Big Oil Under Fire for Climate Disinformation
An Exxon oil refinery in Baton Rogue, Louisiana. Exxon, BP, Shell, and Chevron are the four fossil fuel companies that have been called to testify in front of the House Oversight committee. (Photo: Jim Bowen, Flickr, CC BY 2.0)
The US House Oversight and Reform Committee has summoned top executives from Exxon, Shell, BP and Chevron and two affiliated lobbying groups to testify in front of a committee hearing in October, as part of its ongoing investigation into the fossil fuel industry's promotion of climate disinformation. Kert Davies, founder and director of Climate Investigations Center, joins Host Steve Curwood to discuss the investigation.
CURWOOD: From PRX and the Jennifer and Ted Stanley studios at the University of Massachusetts Boston, this is Living on Earth. I’m Steve Curwood.
The US House Oversight and Reform Committee is investigating the role of industry in the spread of disinformation about fossil fuel and its role in the climate crisis. Committee chair Carolyn Maloney of New York and environment subcommittee chair Ro Khanna of California note that Exxon, BP, Shell and Chevron have amassed close to $2 trillion in profits over the last 3 decades. In letters summoning those companies to testify on October 28th the chairs allege “to protect those profits” the oil giants “led a coordinated effort to mislead the public and prevent crucial action to address climate change.” Also called before the committee are fossil fuel lobbyists the American Petroleum Institute and the US Chamber of Commerce. Here to tell us more is Kert Davies, founder and director of the Climate Investigations Center. Kert, welcome back to Living on Earth.
DAVIES: Great to be here, Steve.
CURWOOD: So Kert, if you don't mind speculating for us for a moment, what lines of questioning do you see being brought up during these hearings?
DAVIES: I think the key thing that the congressional committee is going to go for is what these companies have known for years about climate change, how they deployed this massive disinformation effort to obstruct government efforts, and then how that aligns with how the companies are lobbying these days on different things around climate action.
CURWOOD: So, you have done a lot of investigations into what some of these companies have done in the past. Tell me about some things that you discover that maybe haven't been talked about so much in the public so far?
DAVIES: Well, you know, we know an awful lot now, due to the great work of journalists and, and other investigators, academics, we spent a lot of time in archives ourselves. We know a lot about what the companies knew in the 80s and into the 90s. We know about how they deployed campaigns through things like the Global Climate Coalition, this industry effort that held the Clinton administration at bay. And we have some really amazing documents that have been uncovered by, specifically by journalists. Like from Shell, we have a document that was written in 1998, internal document where they were looking at their own future and really their own social license. And they did a scenario where they said, here's what might happen. In 2010, massive storms hit the East Coast, following the storms, this I'm quoting, following the storms, a coalition of environmental NGOs brings a class action lawsuit against the US government and fossil fuel companies, on the grounds of neglecting what scientists, including their own have been saying for years that something must be done. So there, they kind of predicted their own fate, they predicted that they would be called to account for this at some point and that what their own scientists knew really did matter. Now, with Shell, we know, for example, that back in the 80s, Shell had an internal assessment of the greenhouse effect. The cover says confidential on it. And in that report, they talk about climate change. They talk about their role, they talk about their own emissions being part of the problem, and they state quote, however, by the time the global warming becomes detectable, it could be too late to take effective countermeasures to reduce the effects or even stabilize the situation. This is 1988, 30 some years ago, and here we are now. We are having trouble stabilizing the situation, and finding effective countermeasures is becoming increasingly difficult.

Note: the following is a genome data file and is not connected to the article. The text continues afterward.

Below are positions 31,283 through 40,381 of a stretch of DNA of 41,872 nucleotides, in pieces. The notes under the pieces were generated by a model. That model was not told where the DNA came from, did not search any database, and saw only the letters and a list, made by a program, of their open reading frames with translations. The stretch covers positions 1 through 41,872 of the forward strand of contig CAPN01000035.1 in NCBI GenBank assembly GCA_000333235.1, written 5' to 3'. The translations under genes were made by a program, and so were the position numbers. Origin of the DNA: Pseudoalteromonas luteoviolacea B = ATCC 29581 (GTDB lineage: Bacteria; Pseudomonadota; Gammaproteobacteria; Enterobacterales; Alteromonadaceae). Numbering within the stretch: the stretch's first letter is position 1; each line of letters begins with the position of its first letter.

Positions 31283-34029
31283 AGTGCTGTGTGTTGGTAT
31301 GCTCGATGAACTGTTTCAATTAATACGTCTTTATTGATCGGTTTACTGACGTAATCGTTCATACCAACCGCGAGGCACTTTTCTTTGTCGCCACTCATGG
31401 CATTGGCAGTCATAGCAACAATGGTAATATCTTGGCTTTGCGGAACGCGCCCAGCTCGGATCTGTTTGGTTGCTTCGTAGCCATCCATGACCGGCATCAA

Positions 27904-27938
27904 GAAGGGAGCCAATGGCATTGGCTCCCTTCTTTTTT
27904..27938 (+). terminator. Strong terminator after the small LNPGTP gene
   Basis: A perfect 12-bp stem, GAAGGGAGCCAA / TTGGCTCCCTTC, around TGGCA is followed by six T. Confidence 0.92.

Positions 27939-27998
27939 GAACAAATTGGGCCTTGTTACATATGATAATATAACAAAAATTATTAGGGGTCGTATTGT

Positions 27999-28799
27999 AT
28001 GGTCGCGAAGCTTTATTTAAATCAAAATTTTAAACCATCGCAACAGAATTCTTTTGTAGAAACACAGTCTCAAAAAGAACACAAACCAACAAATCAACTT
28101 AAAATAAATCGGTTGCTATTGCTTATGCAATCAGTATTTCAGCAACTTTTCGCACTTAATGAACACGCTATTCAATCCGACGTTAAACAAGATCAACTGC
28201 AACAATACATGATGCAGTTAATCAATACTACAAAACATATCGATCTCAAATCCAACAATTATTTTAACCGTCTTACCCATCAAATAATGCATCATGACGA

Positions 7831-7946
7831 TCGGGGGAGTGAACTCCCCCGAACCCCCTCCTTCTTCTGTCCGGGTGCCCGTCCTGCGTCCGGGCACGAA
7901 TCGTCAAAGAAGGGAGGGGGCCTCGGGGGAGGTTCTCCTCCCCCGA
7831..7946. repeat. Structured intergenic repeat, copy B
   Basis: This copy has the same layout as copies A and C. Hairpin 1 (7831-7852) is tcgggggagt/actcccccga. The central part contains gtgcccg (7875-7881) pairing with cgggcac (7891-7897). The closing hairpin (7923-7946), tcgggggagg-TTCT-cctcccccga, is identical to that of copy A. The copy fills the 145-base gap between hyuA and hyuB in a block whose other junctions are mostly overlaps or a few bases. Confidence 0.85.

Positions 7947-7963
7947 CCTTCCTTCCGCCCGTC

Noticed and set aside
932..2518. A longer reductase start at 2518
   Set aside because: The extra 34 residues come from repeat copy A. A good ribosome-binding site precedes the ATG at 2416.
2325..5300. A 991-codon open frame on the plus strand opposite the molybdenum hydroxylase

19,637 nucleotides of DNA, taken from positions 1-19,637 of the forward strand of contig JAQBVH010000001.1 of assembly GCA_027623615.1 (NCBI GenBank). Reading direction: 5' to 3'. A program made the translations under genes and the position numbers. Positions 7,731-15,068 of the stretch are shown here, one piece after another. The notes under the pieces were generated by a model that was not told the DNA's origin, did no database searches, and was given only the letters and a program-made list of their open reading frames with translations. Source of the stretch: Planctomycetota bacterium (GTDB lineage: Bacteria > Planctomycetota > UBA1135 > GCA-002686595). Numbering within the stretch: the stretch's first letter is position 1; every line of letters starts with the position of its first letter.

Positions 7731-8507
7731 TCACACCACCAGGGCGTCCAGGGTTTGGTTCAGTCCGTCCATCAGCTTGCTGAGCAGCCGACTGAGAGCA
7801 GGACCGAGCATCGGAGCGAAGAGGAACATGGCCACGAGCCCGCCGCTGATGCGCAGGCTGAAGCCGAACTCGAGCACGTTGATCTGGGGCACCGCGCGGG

CURWOOD: There are Democrats and Republicans on the House Oversight Committee, which Democrats do you think will be prominent in pushing forward with this probe and which Republicans might also fall in that category?
DAVIES: Well, Carolyn Maloney, who's the chairwoman of the overall committee is very set on doing something about this, is very involved in setting up this hearing. The other people who have been involved heavily in are expected to contribute are Ro Khanna from California, Jamie Raskin from Maryland, who we all got to know this winter, is heavily involved. Down the lineup, AOC and Rashida Tlaib are on the committee and Katie Porter of California. So, a lot of really interesting, good prosecutorial minds are in this room. And you know, the republicans will come forward and probably defend big oil's legacy and say all sorts of nonsense, but we've got a lot of people on this committee, and it is going to be a full committee hearing. So, it's, it's sort of within the investigations part, but it's now going to be a full committee hearing. So, it'll be very interesting. And, you know, senior statesman, Eleanor Norton is also on the committee. So it'll be great. I mean, they have talent, depth, and some really good chops are among this team.